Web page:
Everything You Need to Know About Unemployment Contribution Rates
By: Dave Ignaski, Payroll Tax Manager
The concept of unemployment contributions rates can be tricky. For starters, not all 50 states even use that term. Some call them Unemployment Insurance while others use Unemployment Compensation. Regardless, all mean the same thing – a state-administered tax that is collected to provide a source of income for any eligible person who is temporarily unemployed by no fault of their own (typically those fired for cause are not eligible).
Each year, businesses are provided with a new state unemployment contribution rate unique to their business. These new rates are based on many factors, which may include:
- The state;
- The number of former employees who have opened unemployment claims;
- How long these employees worked at the company; and
- How promptly the employer responded to the claims.
What is my specific unemployment contribution rate?
The only way to know your specific rate is to keep an eye out for the tax notice outlining details. Most states mail this notice out at the beginning of the year. If you don’t receive a notice, you should contact your state tax agency.
In some instance, we’re able to connect directly with the appropriate state agency to collect new rates. However, we still ask our customers to send over their new rates to 1.) help ensure that we have the most up-to-date information and 2.) because not all states have a system in place allowing us to get your new rates.
What should I do with my unemployment contribution notice?
If you work with a payroll provider, you’ll need to provide them with the notice so that they can update their records to ensure they’re taking out the proper tax amount. Failing to notify your provider will most likely result in them using the previous year’s rate. Doing so means that you (the employer) are at risk of significantly over or under paying taxes.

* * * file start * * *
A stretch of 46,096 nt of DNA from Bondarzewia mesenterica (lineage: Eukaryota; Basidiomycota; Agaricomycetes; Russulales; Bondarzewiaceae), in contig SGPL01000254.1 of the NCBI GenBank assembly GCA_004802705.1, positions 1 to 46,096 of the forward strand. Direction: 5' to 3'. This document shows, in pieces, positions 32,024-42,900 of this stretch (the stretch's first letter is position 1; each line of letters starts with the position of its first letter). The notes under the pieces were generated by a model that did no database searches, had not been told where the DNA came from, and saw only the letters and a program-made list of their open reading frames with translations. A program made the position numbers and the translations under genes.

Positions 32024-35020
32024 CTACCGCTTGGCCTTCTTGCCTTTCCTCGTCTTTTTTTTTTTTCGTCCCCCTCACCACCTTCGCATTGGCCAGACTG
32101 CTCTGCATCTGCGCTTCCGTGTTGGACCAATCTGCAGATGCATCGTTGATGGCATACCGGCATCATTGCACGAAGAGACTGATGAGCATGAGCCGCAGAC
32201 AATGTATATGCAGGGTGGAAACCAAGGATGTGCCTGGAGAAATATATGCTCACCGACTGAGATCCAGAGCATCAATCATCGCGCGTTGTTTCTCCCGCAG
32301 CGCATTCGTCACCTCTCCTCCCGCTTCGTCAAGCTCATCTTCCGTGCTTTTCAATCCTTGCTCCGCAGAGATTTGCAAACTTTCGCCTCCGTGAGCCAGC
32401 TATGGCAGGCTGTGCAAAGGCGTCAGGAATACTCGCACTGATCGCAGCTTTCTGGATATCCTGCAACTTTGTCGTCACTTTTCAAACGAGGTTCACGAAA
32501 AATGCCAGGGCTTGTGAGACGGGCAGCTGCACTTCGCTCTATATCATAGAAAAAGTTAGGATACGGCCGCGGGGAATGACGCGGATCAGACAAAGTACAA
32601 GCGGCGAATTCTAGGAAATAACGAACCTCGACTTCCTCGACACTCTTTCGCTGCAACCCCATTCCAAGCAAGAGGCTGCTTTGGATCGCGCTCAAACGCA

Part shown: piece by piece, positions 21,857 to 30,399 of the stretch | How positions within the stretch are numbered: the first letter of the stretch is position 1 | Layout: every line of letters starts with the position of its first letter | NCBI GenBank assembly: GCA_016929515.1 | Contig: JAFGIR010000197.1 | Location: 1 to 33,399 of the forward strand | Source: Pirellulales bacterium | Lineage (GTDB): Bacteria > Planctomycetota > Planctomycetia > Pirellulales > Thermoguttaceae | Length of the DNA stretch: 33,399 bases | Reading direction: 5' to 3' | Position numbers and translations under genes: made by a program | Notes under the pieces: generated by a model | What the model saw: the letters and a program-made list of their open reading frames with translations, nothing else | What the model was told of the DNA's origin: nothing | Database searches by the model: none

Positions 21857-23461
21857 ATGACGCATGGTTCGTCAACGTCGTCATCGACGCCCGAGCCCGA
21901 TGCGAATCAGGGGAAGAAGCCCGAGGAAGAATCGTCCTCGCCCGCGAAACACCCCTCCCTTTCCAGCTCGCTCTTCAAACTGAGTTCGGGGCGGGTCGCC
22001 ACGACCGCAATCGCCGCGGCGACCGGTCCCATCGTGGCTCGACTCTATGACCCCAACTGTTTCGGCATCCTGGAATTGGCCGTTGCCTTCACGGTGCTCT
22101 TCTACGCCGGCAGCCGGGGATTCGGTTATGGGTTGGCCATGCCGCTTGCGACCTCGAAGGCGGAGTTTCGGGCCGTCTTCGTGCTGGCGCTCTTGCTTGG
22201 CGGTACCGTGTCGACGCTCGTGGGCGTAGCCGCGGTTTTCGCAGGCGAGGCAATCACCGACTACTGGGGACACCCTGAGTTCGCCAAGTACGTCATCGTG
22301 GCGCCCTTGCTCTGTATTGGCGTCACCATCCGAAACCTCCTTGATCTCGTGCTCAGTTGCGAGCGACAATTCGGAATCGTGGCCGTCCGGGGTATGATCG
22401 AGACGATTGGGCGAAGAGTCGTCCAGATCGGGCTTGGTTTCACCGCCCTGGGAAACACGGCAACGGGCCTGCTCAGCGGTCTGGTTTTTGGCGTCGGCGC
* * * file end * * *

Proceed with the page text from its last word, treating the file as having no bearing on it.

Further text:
If you don’t work with a payroll provider, you’ll still need to hold onto this notice to help ensure you’re taking out the appropriate amount of taxes per employee.
How are unemployment contribution rates used?
Once a business is given their unemployment contribution rate, they then need to apply it to a state-determined wage base to calculate the Unemployment Taxes owed by the employer.
For example, let’s assume New York’s wage base is $9,750, meaning the tax rate only applies to the initial $9,750 of every employee’s yearly salary and wages. If we assume that an employer has a state unemployment tax rate of 5%, then the maximum tax cost per employee will be $487.50 ($9,750 x 5%).
Looking at it from a company standpoint, let’s assume XYZ Co has three employees. In 2017 Employee 1 earns $20,000, Employee 2 earns $50,000, and Employee 3 earns $5,000. In this case, XYZ Co is on the hook for the total of $1,225.
|Employee 1||$9,750 x 5%||= $487.50|
|Employee 2||$9,750 x 5%||= $487.50|
|Employee 3||$5,000 x 5%||= $250.00|
|Total for 2017||= $1225.00|
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